Artist Michael Ranger recently had the idea of “unwrapping” the reflection seen in the visor of NASA astronaut Buzz Aldrin in an iconic photo captured by Neil Armstrong during the Apollo 11 mission. The result is an image that reveals what Aldrin saw the moment the photo was snapped.
The Idea of Unwrapping the Buzz Aldrin Moon Photo
Ranger, a visual effects artist based in Los Angeles, says he initially realized how his experience in visual effects could be applied to this kind of unwrapping experiment.
“The reason I had the idea to do this and knew how to easily do it was that in visual effects we use mirror balls to take 360° HDRIs of an environment and then use those images to apply photo-real lighting and reflections to CG content and place that content into real footage,” Ranger tells PetaPixel. “I realized that the spacesuit visor is basically a mirror ball, minus a bit of information on the sides.”
After sharing an initial result on Reddit (where it went viral), Ranger was tipped off to the fact that ultra-high-resolution scans of NASA photos, including this classic Armstrong one, are available online. The raw version of this particular scan weighs in at a whopping 1.3 gigabytes.
How the Buzz Aldrin Moon Photo was Unwrapped
Ranger took the spherical reflection seen in the visor, sharpened and color corrected in Photoshop, and turned it into this panoramic 360° image:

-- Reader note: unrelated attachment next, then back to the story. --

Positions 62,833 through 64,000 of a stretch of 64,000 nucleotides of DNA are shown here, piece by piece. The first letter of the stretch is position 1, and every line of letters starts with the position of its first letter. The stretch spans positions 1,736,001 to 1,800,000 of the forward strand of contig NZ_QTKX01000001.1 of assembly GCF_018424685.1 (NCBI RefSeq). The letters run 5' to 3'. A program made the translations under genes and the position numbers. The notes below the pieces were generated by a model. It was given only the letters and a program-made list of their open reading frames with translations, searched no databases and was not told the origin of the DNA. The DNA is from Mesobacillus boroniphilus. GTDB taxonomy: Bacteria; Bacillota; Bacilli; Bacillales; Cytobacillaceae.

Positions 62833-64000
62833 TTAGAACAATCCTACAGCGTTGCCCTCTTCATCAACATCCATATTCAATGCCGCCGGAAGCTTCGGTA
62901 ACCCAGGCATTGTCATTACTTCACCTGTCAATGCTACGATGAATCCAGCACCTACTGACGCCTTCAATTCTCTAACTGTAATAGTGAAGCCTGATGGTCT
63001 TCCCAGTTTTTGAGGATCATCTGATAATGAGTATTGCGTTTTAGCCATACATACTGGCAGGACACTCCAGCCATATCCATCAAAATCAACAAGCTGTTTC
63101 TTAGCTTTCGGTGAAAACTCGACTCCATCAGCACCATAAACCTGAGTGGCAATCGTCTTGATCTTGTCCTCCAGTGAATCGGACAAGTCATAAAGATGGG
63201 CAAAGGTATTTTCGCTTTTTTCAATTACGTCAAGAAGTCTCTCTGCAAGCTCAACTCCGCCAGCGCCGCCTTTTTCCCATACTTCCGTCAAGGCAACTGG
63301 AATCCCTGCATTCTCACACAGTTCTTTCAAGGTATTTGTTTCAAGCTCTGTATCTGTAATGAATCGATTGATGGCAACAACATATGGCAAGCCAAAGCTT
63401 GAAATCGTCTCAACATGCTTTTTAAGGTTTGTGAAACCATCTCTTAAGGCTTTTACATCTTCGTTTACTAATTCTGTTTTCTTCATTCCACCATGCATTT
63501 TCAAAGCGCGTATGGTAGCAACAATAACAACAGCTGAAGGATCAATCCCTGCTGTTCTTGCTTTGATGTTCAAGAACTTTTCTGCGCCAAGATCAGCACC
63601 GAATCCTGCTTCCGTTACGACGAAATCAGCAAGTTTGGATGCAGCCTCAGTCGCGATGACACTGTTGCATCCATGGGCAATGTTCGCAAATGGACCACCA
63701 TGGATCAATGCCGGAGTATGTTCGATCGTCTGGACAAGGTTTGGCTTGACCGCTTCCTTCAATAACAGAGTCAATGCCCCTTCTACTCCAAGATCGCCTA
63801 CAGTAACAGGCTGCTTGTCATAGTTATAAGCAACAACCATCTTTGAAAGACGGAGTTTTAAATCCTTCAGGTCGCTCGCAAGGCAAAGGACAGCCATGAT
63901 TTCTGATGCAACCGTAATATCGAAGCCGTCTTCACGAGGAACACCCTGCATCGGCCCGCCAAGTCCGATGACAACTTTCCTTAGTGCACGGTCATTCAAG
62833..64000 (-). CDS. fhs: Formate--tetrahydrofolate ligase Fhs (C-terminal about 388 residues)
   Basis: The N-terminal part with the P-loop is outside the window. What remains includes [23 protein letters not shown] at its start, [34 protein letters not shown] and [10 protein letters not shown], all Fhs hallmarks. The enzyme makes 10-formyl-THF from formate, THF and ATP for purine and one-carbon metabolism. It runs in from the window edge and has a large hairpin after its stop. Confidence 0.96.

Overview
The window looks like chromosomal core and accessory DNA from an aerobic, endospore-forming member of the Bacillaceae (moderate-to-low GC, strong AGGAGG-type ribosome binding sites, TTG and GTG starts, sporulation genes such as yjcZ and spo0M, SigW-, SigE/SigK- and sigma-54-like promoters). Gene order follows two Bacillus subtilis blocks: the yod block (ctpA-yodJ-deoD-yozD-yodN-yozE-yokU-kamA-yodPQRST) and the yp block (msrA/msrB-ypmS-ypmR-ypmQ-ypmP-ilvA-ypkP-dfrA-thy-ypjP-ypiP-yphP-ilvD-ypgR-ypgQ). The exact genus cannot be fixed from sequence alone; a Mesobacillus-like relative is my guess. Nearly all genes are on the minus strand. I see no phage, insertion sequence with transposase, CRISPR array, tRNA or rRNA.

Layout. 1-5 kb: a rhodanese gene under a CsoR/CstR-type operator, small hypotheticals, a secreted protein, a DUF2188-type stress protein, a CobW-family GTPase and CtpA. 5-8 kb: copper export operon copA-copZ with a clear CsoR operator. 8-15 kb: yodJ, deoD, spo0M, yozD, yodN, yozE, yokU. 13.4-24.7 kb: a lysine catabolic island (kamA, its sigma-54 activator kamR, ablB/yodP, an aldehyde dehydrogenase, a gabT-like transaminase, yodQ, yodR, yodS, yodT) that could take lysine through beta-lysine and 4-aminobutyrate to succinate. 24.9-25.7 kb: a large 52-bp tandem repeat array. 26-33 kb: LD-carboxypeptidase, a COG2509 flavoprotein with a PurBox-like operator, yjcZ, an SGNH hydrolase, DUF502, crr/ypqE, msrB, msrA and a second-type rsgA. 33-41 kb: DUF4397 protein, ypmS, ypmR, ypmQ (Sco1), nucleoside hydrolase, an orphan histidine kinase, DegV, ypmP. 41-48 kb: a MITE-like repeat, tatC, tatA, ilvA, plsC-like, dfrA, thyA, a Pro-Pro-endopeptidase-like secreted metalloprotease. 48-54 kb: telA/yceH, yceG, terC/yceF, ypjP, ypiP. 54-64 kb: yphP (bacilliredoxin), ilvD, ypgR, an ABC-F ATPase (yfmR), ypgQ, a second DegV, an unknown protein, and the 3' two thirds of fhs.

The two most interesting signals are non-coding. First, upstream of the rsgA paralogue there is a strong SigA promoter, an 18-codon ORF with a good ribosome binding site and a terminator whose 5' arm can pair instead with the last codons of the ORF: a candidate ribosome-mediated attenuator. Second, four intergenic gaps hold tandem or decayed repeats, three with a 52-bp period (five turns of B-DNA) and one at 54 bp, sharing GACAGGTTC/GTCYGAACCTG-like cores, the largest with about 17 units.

“The visors of the spacesuits are coated with gold, so I color corrected the gold out of it using the full photo as a color reference to the real world colors,” Ranger writes. “I also added more room in the initial photo crop around the edges of the visor so that when it was unwrapped it would more accurately account for the space in the final 360° image that represents the inside of his helmet. Notice the pale blue dot.”
The photo shows a clearer view of Armstrong standing next to the Eagle lunar lander operating the chest-mounted Hasselblad camera. The “pale blue dot” of the Earth is seen in the upper right of the frame.
This image can be viewed in a 360° photo viewer — there are various apps out there you can use, but you can also open it in Google Street View.
Ranger also made this video in which we get to “look around” from Aldrin’s point of view:
Unwrapping the Reflections in Other NASA Photos
Ranger has since been applying this same concept to the reflections seen in other NASA photos, including climbing down the ladder to the Moon on Apollo 12:
…and the very first NASA spacewalk on the Gemini 4 mission:
You can follow Ranger on Reddit if you’d like to keep up with his “digital archaeology” experiments.